Summer Hackathon: 3-days of Integrating CERT/CSIRT tools into automated incident response and malware analysis pipelines.
Writer: Juha Kälkäinen
Computer Incident Response Center Luxembourg organized the fourth Open Source Security Software Hackathon on August 7–9 2018. The 3-day hackathon event took place in Luxembourg with the goal to improve interoperability and integration between different open source tools for incident response malware analysis. This presented us working with the CinCan project a great opportunity to meet new people, present our project, get feedback, and integrate new tools into our automated incident response and malware analysis pipeline framework.
We met a bunch of infosec pros working on different projects at the event and got some hands on experience with some of the tools that they were working on. We succesfully integrated a couple of them into our existing CI pipeline framework and got some good ideas on what to work on after the event.
Here are few of the tools that we took a closer look at the event;
MISP (or Malware Information Sharing Platform and Threat Sharing) was one of the main focuses for development at the hackathon. It is described on MISP Github as follows: “MISP, is an open source software solution for collecting, storing, distributing and sharing cyber security indicators and threat about cyber security incidents analysis and malware analysis. MISP is designed by and for incident analysts, security and ICT professionals or malware reverser to support their day-to-day operations to share structured informations efficiently.”
AIL is a modular framework to analyse unstructured data sources for potential information leaks from sources such as Pastebin or Github Gist. The framework is being developed mainly by Computer Incident Response Center Luxembourg and offers some functionality to work together with MISP. Two developers from the project were present at the hackathon on the first day and they were eager to show us some hands-on stuff on how the framework functions.
Viper is a binary analysis and management framework. It aims to provide a solution for easy organization of malware and scripts created for analysis. The developer aptly describes Viper as follows: “Metasploit for malware researchers: it provides a terminal interface that you can use to store, search and analyze arbitraty files with and a framework to easily create plugins of any sort.”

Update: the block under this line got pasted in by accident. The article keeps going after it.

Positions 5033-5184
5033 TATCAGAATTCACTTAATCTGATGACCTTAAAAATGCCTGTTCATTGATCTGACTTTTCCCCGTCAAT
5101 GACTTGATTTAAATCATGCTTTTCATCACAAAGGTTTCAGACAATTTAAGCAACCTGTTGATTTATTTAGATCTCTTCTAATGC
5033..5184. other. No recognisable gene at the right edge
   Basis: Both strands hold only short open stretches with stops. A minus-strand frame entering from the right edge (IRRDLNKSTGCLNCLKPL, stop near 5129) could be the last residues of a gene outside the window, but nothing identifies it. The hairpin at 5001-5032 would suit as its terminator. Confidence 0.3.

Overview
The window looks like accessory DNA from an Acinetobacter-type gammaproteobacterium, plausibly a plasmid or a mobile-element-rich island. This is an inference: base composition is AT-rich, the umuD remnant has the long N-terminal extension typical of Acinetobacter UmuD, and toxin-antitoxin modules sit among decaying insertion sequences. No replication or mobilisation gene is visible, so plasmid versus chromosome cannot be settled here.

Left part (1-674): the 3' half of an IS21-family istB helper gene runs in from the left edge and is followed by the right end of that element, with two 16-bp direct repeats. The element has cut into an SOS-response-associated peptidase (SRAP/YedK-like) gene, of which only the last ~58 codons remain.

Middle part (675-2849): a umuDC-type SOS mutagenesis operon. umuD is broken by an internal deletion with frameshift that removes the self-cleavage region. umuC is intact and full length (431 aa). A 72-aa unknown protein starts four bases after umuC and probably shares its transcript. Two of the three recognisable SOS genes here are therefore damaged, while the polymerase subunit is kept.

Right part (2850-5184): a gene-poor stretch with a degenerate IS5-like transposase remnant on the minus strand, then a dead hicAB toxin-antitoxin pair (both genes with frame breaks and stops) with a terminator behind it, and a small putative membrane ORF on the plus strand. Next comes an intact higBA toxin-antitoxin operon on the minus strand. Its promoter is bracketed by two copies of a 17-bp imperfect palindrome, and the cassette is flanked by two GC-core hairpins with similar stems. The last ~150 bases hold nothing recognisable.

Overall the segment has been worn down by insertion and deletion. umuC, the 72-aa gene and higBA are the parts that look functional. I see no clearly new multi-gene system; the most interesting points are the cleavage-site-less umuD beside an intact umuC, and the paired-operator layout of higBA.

Manalyze is a static analyser for PE files with a flexible plugin architecture. It offers a robust parser which allows users to statically analyze PE files in-depth.
Our work on AIL Pipeline
After meeting with different developers present at the hackathon and taking a closer look at their projects we first decided to implement an automated pipeline to analyse data dumps by using AIL. The pipeline works much like the other prototypes we’ve built before on the project. It uses a Git repository as a workspace for scripts that are used by the pipeline and for file download/upload. When the pipeline is set up correctly a user can just upload any data dump(s) to the Git repository and the pipeline will automatically analyse the files using AIL.
The second pipeline we built during the hackathon was the MISP-AIL-pipeline. As the name suggests it uses both MISP and AIL projects in a single pipeline. The goal for MISP-AIL pipeline was to test how well we can integrate these two projects to work together using Concourse. The first job for the pipeline is to fetch a data dump from an MISP entry and upload it to Git resource-repo. If the job succeeds job-ail-analyze starts which creates a new entry to AIL using the MISP data dump as an input, waits for AIL to analyse the data and then attempts to fetch any tags AIL gave it. Any results are written to a file which is then uploaded to resource-repo. This pipeline works as an example prototype on how we can automate analysis of different MISP entries.
Want to know more about the project or try our other prototypes? See the project Gitlab page: https://gitlab.com/CinCan. For a more detailed description of the CinCan project see our previous blog post.